A bobcat in winter. ISLANDER FILE PHOTO

Bobcats help control deer population



Winter has us in its grasp this month, and seed catalogs get studied, and travel plans are being made for a future time to help us cope with it all. One activity I would like still to be able to do is skating on the ice in the woods near Sieur de Monts Spring. The videos of friends recently enjoying those woods on skates are magical. I hear that even some mallards enjoyed landing on the ice and gliding along.

Staying alive is the main thought in all wildlife creatures when the weather is harsh and food harder to find. Large mammals like bobcats spend most of their time now hunting. This interesting member of the cat family is our only wild predator in the east that regularly kills deer. It is a very important mammal to have here on the island since we have too many deer. The overpopulation of deer is not good for the deer or the island. Of course, bobcats also feed on squirrels, porcupines, hares, rodents and small birds. Some friends of mine have enjoyed watching a family of bobcats coming to a roadkill deer carcass in their woods. I was able to see the video made with their game camera, and it was fascinating to see these handsome mammals enjoying the feast.

Bobcats are nocturnal mammals and usually bed down during the day. Deep snow is not pleasant for a bobcat, for their feet are smaller than those of a lynx. Bobcats range over an area of 25 miles in diameter searching for food. The bobcat makes the trail of a wandering mammal and one that is curious about many things. Watch for its tracks. You may see a bobcat occasionally, but it is unlikely they are denning on Mount Desert Island. Off island is another story.

Those of you who have moved here from lower New England where cottontail rabbits abound will not see any cottontails here in Maine. Where our family lived and had a wildlife sanctuary in Katonah, N.Y., cottontails were commonly seen. They gave birth to helpless, blind babies and had to nurse and care for them a long time. Here in Maine, we have only the snowshoe hare, which does look like a large rabbit but is really a medium-sized hare.

In England, you see the much larger European hare. I was astounded when I first saw one sitting on a marsh over there and then saw the enormous warren in which they live. Hares give birth to young fully haired and ready to be on their own except for periods of nursing at first. They are born with eyes wide open and are able to move about. Snowshoe hares have big feet that do act like snowshoes so they can get around easily in the snow. They are quite white at this time of year to keep them safer in a snowy landscape.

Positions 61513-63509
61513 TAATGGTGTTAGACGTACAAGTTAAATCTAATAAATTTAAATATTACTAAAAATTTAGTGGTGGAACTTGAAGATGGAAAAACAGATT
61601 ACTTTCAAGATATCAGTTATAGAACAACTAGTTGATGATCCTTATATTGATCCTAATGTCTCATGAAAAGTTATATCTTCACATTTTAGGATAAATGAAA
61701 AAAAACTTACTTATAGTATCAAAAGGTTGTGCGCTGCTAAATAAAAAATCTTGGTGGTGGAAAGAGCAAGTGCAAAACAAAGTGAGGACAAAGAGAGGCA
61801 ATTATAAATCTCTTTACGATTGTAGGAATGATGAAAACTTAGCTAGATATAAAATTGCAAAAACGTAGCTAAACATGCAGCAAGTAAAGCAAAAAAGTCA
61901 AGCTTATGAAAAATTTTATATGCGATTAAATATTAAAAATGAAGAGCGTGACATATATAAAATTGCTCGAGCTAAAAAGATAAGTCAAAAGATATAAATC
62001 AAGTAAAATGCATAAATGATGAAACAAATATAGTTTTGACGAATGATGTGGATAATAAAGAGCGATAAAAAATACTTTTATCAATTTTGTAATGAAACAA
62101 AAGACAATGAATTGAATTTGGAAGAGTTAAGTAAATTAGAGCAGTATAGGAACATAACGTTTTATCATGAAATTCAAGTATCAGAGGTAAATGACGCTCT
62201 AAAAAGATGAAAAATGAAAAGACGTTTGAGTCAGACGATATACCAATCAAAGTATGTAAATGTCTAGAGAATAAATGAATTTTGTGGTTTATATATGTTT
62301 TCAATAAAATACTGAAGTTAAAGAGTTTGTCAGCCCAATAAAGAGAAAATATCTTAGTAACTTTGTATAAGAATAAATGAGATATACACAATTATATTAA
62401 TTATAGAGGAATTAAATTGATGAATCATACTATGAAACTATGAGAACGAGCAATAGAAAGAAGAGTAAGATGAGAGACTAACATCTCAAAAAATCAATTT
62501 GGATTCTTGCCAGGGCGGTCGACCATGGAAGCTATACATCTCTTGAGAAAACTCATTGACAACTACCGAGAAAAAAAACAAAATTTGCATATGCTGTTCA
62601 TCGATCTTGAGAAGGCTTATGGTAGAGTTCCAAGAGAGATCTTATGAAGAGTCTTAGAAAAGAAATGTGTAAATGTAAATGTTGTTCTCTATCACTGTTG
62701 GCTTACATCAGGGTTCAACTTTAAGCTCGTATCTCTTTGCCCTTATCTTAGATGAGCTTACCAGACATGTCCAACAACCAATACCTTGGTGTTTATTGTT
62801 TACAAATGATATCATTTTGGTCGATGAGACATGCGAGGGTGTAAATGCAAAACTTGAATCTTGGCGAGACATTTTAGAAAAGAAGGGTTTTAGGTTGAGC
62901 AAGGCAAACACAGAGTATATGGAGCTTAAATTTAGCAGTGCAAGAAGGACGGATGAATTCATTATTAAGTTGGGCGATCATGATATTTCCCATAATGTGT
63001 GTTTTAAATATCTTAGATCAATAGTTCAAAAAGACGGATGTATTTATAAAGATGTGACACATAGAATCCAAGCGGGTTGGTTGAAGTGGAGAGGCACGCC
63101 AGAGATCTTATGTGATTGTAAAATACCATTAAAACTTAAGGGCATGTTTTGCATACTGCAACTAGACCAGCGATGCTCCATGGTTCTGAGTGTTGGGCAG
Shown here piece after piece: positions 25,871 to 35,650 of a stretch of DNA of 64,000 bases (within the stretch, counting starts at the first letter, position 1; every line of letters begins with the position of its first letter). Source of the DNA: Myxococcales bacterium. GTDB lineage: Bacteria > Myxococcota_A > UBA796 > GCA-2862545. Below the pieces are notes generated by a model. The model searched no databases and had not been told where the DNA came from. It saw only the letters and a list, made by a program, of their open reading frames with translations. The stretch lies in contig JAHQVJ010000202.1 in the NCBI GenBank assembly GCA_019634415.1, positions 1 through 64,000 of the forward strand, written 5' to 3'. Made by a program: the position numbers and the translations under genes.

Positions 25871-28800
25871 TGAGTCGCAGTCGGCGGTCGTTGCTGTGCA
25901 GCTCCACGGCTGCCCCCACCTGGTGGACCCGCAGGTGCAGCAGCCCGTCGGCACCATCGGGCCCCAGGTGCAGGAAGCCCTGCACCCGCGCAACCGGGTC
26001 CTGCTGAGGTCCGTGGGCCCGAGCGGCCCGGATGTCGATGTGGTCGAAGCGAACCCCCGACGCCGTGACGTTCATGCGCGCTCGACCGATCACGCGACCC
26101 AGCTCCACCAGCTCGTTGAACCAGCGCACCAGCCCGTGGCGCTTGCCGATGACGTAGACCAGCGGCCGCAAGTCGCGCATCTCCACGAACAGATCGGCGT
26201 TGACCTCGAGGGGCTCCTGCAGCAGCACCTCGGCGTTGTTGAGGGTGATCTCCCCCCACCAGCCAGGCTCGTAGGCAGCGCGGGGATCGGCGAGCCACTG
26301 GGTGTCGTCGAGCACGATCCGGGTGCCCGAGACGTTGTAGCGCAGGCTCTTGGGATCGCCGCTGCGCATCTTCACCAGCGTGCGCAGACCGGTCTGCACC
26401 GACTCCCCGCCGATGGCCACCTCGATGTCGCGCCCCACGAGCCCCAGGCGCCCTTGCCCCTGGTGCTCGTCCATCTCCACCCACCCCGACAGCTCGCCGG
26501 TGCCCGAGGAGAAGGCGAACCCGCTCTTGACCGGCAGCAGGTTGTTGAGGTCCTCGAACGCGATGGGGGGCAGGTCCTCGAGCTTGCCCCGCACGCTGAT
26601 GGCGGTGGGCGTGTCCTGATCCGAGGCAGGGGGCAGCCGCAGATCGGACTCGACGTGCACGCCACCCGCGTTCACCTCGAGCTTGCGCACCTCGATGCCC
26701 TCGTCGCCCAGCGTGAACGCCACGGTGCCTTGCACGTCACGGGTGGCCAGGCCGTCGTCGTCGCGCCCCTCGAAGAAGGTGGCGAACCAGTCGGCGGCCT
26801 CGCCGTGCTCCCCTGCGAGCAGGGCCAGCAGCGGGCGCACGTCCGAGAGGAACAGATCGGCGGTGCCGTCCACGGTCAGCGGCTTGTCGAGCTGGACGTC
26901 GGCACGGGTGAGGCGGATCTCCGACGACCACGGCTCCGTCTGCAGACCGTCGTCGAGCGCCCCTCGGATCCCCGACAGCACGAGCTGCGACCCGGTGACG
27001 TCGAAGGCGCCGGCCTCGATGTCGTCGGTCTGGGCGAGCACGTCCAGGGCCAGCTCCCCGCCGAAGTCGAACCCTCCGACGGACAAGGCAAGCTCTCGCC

One afternoon, I spotted a tiny brown creeper moving up a tree trunk in its own distinctive manner. This tiny bird slowly makes its way from the bottom of the tree trunk spiraling up the tree while checking and probing every opening it can find for insects or insect eggs hidden away. As boring as it may sound, the bird does this every day, all day long.

Brown creepers often nest in back of a shutter on your house. Like woodpeckers, the creeper has stiff tail feathers to help it prop itself in the right position as it searches for insects on the tree trunk. They sit back and use the tail as a support. The white-breasted nuthatch and the red-breasted nuthatch feed in the same way. Nuthatches and brown creepers often travel together in the winter. “Industrious” is a good word to use in describing a brown creeper. If you get the opportunity, look at the creeper’s bill. It is long, thin and curved and is the best tool for finding food hidden under the tree bark. The feeding habits of creepers, nuthatches and chickadees all are different enough so that they can travel about together and not be in competition for available food. If you should come upon two or three brown creepers spiraling about a tree together, it is probably a breeding activity.

If you happen to be near an open stream, watch for stone flies along the edges. They look like large mosquitoes.

Butterflies are not a part of winter, but sometimes in a February mild spell, you may see a mourning cloak butterfly flying lazily about in the sunshine. A warm day in February will urge them to appear, and then as the temperature drops again, they retreat to their winter quarters. These individuals we see in February emerge from their chrysalids in July. After flying about in the autumn sunshine, they find winter hiding places and remain here, except for a brief winter flight or two, until May, when they then lay their eggs. For 10 months, they live as adults, which is a very long time for butterflies.

Ruth Grierson

Ruth Grierson

Columnist
Send any questions or observations to teahousetrio@wildblue.net or call 244-3742.